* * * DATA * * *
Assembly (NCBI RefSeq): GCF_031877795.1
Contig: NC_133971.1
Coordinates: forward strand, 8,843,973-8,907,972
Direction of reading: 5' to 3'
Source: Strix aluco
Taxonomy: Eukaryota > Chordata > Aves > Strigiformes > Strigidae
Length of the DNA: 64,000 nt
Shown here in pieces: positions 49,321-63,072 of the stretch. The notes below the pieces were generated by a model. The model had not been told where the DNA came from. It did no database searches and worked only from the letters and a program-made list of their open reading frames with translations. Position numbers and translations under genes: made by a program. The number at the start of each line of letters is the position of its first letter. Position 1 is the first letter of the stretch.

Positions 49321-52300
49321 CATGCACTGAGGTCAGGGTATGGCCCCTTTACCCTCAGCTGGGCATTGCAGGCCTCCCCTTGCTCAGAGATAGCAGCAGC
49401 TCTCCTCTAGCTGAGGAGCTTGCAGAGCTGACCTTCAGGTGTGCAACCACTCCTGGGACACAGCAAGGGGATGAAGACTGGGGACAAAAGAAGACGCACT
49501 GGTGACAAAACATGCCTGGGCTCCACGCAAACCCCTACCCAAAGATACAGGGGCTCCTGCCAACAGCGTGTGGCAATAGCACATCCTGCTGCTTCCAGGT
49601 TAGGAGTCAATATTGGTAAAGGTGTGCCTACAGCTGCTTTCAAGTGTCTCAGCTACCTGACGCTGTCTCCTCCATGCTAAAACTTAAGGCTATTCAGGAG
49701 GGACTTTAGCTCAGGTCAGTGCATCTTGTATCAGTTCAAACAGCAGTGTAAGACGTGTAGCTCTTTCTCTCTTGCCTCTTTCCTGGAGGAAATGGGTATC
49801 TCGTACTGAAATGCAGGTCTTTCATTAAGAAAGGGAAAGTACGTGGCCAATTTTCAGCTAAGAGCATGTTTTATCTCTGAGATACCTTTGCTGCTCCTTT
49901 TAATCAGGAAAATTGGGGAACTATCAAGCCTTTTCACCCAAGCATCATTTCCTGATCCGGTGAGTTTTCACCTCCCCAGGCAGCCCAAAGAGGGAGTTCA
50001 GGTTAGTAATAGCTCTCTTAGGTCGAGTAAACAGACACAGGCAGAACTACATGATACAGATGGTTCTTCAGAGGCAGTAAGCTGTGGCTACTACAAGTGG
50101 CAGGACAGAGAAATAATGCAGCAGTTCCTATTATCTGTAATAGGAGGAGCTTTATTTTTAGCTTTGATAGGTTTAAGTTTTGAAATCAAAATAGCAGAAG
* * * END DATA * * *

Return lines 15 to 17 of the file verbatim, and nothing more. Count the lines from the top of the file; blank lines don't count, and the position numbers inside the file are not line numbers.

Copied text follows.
49801 TCGTACTGAAATGCAGGTCTTTCATTAAGAAAGGGAAAGTACGTGGCCAATTTTCAGCTAAGAGCATGTTTTATCTCTGAGATACCTTTGCTGCTCCTTT
49901 TAATCAGGAAAATTGGGGAACTATCAAGCCTTTTCACCCAAGCATCATTTCCTGATCCGGTGAGTTTTCACCTCCCCAGGCAGCCCAAAGAGGGAGTTCA
50001 GGTTAGTAATAGCTCTCTTAGGTCGAGTAAACAGACACAGGCAGAACTACATGATACAGATGGTTCTTCAGAGGCAGTAAGCTGTGGCTACTACAAGTGG